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Forensic Science Program Featured in College of Science Newsletter

Staged crime scene

When you walk through the front door of the house at 110 University Drive, Staged crime scene.on EKU’s main campus, you find a scene in the upstairs bedroom that may take your breath away. A victim lies on the floor with a plastic bag over his head and appears to be deceased. Clearly you have walked into a crime scene.  Fortunately, it is only a mock crime scene.

If you are one of over 170 Forensic Science majors in EKU’s Forensic Science program, you will walk into one of several crime scenes staged by the program’s faculty as part of the Forensic Science Capstone course (FOR 499).

Students collect evidence“The Crime Scene House allows students to become skilled in evidence collection, handling, and following chain of custody,” said Dr. Lori Wilson, the Forensic Science program director.

Next, the students analyze the evidence in EKU’s state-of-the-art forensic laboratories located in the university’s new science building. According to Dr. Wilson, “The students design analysis schemes and analyze the evidence using what they have learned in their foundational courses.”

The capstone experience concludes with mock expert witness testimony in front of the forensic faculty in the program’s expert witness room. Expert witness testimonyThe experience, Dr. Wilson added, “Is just one example of the practical, hands-on experiential learning that is the hallmark of EKU’s forensic program.  Faculty evaluate student’s performance in the capstone experience to ensure the students meet the broad learning objectives of the program.”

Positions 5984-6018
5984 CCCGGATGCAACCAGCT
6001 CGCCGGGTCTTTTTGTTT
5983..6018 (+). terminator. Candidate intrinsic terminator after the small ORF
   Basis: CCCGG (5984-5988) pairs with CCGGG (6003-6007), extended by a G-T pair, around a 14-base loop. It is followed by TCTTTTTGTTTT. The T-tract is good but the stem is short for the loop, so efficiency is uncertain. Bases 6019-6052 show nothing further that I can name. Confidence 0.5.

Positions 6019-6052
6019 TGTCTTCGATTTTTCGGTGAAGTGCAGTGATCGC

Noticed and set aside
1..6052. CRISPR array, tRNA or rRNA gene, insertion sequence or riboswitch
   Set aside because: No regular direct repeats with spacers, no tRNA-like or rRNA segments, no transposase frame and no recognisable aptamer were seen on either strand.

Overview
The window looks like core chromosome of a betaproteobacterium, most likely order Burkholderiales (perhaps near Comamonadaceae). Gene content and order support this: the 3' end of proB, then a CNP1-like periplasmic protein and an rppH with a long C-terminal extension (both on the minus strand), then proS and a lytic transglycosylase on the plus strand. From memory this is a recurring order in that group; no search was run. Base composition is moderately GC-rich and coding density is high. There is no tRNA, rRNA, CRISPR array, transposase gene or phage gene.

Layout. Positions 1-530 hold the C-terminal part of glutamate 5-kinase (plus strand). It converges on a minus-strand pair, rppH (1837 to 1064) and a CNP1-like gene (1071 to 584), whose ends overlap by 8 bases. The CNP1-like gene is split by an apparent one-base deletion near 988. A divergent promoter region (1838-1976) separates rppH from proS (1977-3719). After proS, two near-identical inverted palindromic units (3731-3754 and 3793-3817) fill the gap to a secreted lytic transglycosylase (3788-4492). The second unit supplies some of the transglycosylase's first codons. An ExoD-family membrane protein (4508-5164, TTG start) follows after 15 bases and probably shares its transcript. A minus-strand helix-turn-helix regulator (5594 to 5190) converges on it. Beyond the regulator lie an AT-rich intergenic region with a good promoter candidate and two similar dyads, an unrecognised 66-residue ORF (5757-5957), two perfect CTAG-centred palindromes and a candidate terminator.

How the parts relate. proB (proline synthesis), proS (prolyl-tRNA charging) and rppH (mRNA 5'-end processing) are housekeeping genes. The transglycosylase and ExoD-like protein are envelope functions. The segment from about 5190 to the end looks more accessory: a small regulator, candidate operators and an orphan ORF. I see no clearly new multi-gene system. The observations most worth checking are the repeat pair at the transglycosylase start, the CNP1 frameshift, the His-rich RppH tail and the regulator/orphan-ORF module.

The forensic science program, housed in the Department of Chemistry, is one of the largest programs in the College of Science.  The program includes a large number of out-of-state students, 75% of whom are female.  The Bachelor of Science degree offers two concentrations. The forensic chemistry concentration provides a strong foundation in chemistry and laboratory techniques and prepares students for a career in crime labs in both the public and private sector.  The forensic biology concentration offers a strong core academic curriculum in chemistry, but also offers a sound background in the biological sciences, making it the perfect concentration for those interested in DNA and biology work.

Students in the program have the option of living with their peers in a Living and Learning Community for forensic science majors.  This arrangement  promotes a community of individuals with similar interests, provides an environment for students to build relationships with their peers, and develops their interpersonal and intrapersonal skills. Forensic-oriented events are held every month in order to engage students in the field of forensic science. Events are academic and social in nature, including forensic movie nights, tours of the forensic facilities in Frankfort, and events held at the EKU Crime Scene House.

Students are also encouraged to attend the “Sherlock” lecture series. This series invites alumni to present lectures, meet with our current forensic science students, and discuss what life as a forensic scientist is about.

Graduates of the program continue on to graduate school or find employment across the country in both the public and private sectors.

Students featuredThe Forensic Science program is accredited by the Forensic Science Education Programs Accreditation Commission (FEPAC) and EKU students are featured prominently on the website http://www.fepac-edu.org

This article first appeared in the February 2017 College of Science Newsletter.

Contact Information

Lori Wilson
lori.wilson@eku.edu
(859) 622-8763

Published on February 05, 2017

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